This is a fundamental change in the way information and technology show up in the
enterprise — a rethinking of the role of the CIO and the IT organization, and the rest of
the business’s expectations, getting unstuck, and shifting to the third era of enterprise
IT. And it needs to happen as the important work of delivering and improving existing
enterprise IT continues.
If the dragon isn’t tamed, businesses could fail and the relevance of the IT organization will
almost certainly disappear. If this transition succeeds, massive new value can be created,
and with it, a renewed role and greater credibility for the CIO and the IT organization.
Gartner Executive Programs: Membership leads
CIOs and their teams to success
With Gartner Executive Programs you can be certain you are making the best
possible decisions for your enterprise. Backed by CIO experts who work with
thousands of CIOs each year, members of Executive Programs receive specialized
insight, tools, benefits and concierge-level services that empower them and their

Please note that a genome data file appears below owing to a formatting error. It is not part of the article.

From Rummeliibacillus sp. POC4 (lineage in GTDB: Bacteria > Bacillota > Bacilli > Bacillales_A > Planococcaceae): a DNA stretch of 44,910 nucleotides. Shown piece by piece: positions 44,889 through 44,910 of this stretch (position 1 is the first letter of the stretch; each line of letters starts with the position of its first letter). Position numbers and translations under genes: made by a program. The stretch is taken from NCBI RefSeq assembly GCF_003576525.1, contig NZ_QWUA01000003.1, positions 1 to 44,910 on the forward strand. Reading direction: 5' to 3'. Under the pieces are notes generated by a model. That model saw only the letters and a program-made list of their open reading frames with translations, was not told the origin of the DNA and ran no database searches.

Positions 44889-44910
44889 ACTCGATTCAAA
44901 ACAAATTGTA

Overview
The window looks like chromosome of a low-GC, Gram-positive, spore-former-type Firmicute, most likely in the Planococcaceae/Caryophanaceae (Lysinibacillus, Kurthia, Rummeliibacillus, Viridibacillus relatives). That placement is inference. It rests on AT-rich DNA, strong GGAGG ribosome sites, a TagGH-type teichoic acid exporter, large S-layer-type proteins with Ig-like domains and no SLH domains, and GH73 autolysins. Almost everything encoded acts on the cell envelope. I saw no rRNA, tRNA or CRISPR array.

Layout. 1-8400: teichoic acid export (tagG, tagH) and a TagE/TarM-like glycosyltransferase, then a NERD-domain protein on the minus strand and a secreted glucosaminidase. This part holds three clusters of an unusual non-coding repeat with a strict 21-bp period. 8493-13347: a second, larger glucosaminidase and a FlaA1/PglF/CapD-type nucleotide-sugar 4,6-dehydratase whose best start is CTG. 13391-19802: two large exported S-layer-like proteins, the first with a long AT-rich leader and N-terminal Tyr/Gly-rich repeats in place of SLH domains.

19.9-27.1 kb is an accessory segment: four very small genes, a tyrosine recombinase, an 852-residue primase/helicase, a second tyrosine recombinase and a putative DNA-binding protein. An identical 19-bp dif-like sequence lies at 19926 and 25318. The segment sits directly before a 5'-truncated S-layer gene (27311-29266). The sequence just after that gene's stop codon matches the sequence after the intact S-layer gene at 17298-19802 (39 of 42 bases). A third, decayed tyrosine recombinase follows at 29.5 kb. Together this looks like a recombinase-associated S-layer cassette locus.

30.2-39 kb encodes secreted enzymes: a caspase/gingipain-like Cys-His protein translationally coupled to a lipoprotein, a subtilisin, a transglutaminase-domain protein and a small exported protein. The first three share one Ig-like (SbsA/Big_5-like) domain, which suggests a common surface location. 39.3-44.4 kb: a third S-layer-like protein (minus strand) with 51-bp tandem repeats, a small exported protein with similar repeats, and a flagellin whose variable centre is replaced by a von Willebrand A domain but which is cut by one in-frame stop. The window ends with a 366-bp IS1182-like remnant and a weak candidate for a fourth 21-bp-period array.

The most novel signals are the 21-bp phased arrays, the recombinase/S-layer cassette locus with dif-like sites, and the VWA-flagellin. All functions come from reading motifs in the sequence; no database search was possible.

teams to drive greater business success.
Extend your vision, achieve your goals.
Make decisions with confidence, from significant technology selection and
governance modeling, to advising your C-level peers about IT’s role in driving
competitive advantage. No CIO can do it alone. Benefit from Gartner insight delivered
in your context, the world’s largest community of CIOs, and unparalleled insight into
the CIO role.
Deliver exceptional business results.
Interact with subject matter experts who will equip you with proven methods, tools
and techniques for driving IT’s business contribution and communicating it through
your team and to all levels of the organization, including the board of directors.
Utilize our capabilities within the way you work.
CIOs manage a full agenda, which is why your Gartner Executive Programs
relationship team designs an engagement plan specifically for your priorities. Your
CIO expert maps our research and capabilities to your immediate and long-term
objectives and delivers value throughout your membership.
Tap into the largest community of CIOs in the world.
Reduce risk and save time by leveraging the insight and experience of other CIOs
who have addressed similar problems and opportunities both inside and outside
To learn more, contact your Gartner account
executive or visit gartner.com/cioagenda.